ZmnSCPxj » Sidechain » Driveproof: Sidechain Headers On Mainchain (SHM)


Prior to this work, there were two primary proposed implementations of sidechains.

  1. SPV proof-based sidechains, as described in the original sidechains paper. Sidechains have their own proof-of-work, and sections of the sidechain header chain are published on the mainchain in a "compact SPV proof" which attests that a side-to-main withdrawal exists on the sidechain.
  2. Drivechains, as described in the drivechains website. Sidechains are merge-mined, and the existence of side-to-main withdrawals on the sidechain are attested to by miner voting on the mainchain. Sztorc's proposal also includes "blind" merge mining, where the sidechain block assembler is separate from the mainchain miner, and pays the latter to commit to "correct" block header hashes.

Driveproof combines elements of both proposals. Specifically:

  1. Sidechains are merge-mined.
  2. The merge-mining does not commit to header hashes as in traditional merge-mining; instead, sidechain headers are reduced to the minimum, and the entire sidechain header is published on the mainchain.
  3. As the chain of headers is published on the mainchain continuously as part of merge-mining, an SPV proof is being continuously published; there is no need to compact an SPV proof at withdrawal, since the mainchain already has the SPV proof as part of merge-mining the sidechain.
  4. Sidechains may be "blind" merge-mined, i.e. arbitrary owners of maincoin may pay miners to insert particular block headers onto the sidechain; this means the economic majority controls the sidechain, in a way that is not done in drivechains, since the miner voting of drivechains is eliminated in favor of economic-majority voting for the true history of the sidechain.

Sidechain Headers

At its core, a blockchain is simply a Merklized singly-linked list, with the genesis block as the end-of-list indicator.

At an absolute minimum, a blockchain header needs to contain only two things: a commitment to the transactions in the block, and a commitment to the previous blockchain header.

We may argue, perhaps, that new innovations may require that sidechains have additional fields in their headers, and that a one-size-fits-all is too much of a restriction on sidechains.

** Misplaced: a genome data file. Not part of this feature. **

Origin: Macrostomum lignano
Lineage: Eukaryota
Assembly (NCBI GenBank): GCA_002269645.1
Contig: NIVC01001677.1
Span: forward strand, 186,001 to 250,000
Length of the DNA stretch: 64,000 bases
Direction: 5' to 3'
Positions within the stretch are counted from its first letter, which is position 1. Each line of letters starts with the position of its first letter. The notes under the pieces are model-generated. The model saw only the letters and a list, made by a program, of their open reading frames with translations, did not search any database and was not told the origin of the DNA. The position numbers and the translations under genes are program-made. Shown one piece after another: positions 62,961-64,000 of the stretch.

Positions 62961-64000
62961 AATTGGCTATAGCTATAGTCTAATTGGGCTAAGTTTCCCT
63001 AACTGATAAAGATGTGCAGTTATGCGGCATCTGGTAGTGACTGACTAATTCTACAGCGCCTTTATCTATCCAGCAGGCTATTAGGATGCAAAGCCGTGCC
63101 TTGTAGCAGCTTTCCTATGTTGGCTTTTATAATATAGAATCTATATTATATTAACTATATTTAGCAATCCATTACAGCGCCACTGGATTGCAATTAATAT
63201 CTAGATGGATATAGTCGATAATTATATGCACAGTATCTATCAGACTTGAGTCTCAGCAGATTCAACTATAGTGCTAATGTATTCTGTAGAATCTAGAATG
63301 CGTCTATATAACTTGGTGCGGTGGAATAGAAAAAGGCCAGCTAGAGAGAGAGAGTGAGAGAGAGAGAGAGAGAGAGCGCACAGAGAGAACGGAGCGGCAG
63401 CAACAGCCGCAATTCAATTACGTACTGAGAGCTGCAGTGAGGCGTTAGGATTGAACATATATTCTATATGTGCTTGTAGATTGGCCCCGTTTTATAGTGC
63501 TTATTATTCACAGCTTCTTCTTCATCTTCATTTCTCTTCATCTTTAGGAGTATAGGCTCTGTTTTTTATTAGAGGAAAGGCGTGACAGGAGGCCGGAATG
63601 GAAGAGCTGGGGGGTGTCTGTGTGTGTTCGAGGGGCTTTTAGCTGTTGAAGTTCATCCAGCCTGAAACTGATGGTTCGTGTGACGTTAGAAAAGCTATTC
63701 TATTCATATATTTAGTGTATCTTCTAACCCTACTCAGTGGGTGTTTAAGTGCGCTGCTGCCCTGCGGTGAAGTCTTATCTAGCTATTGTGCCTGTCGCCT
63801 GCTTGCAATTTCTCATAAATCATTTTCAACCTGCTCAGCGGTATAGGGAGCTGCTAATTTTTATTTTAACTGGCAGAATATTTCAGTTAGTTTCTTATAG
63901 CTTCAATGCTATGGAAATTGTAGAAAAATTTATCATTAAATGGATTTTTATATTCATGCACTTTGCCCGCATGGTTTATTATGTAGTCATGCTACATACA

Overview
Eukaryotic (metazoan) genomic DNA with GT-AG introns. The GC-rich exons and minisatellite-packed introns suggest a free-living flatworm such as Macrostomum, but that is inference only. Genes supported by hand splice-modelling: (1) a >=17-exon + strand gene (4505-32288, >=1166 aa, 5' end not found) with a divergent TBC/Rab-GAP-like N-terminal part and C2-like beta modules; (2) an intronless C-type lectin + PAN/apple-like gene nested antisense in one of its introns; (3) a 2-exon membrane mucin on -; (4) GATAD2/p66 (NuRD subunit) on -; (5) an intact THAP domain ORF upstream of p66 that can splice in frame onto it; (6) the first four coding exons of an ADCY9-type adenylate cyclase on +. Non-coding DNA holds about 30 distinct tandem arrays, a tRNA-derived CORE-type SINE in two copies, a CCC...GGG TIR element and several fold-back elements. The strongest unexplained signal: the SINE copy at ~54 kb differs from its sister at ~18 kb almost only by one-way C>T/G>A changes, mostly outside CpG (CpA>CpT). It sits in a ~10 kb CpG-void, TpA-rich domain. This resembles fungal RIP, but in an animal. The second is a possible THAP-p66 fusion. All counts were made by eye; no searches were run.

I would then point out the fields below:

  1. extraNonce
  2. SegWit witness commitment

In Bitcoin, because the header format must be fixed forever unless hardforked, both of the above fields are not in the block header. Instead, they are in the coinbase transaction. The same technique can be used by sidechains: header fields may be placed in a sidechain's equivalent of a coinbase transaction.

Indeed, sidechain Merkle trees need not be balanced. Sidechains may have a special "transaction" which is not really a transaction, which contains the data the header would have contained. This could be the sole child of one side of the root Merkle tree node, with the other child being the root of the balanced Merkle tree of transactions.

Thus, in driveproof, a sidechain block header is composed of:

  1. sidechainId, 16 bytes that identify a sidechain.
  2. hashMerkleRoot, 32 bytes that commit to the sideblock's transactions.
  3. hashPrevBlock, 32 bytes that are the hash of the previous sidechain block header.

Sidechain Miners and Mainchain Miners

In driveproof, sidechain miners "hire" mainchain miners to insert entire sidechain headers on the mainchain. This is why this technique is called "sidechain headers on mainchain."


This writeup is in progress. See the links below for the discussion on bitcoin-dev: